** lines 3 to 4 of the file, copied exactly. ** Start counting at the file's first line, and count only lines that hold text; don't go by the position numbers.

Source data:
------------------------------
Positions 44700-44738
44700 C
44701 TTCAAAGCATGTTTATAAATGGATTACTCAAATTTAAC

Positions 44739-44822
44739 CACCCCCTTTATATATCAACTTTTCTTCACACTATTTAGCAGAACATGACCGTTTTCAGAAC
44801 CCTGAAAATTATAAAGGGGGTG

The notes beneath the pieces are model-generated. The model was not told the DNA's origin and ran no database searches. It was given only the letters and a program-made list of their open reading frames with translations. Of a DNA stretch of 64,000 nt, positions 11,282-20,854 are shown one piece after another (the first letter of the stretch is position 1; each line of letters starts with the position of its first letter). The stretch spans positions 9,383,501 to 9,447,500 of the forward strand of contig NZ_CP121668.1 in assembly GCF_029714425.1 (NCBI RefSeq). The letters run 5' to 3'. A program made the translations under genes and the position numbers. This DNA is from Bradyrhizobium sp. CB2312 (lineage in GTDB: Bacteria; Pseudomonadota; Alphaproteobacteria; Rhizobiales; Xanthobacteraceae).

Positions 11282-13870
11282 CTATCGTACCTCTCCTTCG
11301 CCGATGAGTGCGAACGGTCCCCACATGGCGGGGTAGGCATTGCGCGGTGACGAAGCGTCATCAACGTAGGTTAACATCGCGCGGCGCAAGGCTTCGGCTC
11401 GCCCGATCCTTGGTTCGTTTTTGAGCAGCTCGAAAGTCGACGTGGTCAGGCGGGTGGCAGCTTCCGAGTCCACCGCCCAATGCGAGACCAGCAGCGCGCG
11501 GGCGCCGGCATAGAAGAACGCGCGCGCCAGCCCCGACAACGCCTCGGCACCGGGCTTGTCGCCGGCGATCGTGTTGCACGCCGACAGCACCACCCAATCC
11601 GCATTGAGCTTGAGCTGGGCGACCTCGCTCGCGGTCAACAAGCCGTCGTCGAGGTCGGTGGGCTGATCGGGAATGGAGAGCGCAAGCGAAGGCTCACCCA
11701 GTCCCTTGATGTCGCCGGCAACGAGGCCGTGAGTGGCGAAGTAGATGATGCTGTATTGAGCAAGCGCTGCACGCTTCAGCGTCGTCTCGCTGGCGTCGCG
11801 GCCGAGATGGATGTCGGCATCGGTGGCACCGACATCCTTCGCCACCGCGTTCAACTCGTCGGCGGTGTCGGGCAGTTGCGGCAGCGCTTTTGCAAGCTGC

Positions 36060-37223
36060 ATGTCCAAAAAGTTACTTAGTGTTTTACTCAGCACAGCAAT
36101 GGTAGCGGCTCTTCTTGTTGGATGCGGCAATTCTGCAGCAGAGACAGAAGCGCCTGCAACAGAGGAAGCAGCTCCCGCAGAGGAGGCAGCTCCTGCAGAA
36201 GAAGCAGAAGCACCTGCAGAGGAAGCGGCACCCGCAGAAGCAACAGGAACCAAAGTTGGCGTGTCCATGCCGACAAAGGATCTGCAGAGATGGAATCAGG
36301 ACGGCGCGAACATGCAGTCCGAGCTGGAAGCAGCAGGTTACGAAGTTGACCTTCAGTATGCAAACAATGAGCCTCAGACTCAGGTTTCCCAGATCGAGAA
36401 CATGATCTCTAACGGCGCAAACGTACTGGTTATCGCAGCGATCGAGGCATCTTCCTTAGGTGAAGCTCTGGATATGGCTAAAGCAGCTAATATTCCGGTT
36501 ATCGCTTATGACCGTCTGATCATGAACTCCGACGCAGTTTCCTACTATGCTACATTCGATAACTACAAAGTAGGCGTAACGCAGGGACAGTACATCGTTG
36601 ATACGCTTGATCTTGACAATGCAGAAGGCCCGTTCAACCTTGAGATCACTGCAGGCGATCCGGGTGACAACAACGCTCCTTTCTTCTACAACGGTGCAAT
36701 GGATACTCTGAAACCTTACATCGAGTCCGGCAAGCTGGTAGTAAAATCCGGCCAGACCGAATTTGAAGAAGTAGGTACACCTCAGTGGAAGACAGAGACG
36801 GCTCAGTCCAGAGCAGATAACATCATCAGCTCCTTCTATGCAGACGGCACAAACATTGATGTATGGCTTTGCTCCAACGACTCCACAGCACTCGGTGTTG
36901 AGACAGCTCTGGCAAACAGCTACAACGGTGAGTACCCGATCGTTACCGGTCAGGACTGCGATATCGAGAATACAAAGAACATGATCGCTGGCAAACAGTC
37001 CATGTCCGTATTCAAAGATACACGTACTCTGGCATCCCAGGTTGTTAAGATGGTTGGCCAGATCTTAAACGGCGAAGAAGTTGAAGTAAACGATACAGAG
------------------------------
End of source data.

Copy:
44701 TTCAAAGCATGTTTATAAATGGATTACTCAAATTTAAC

Positions 44739-44822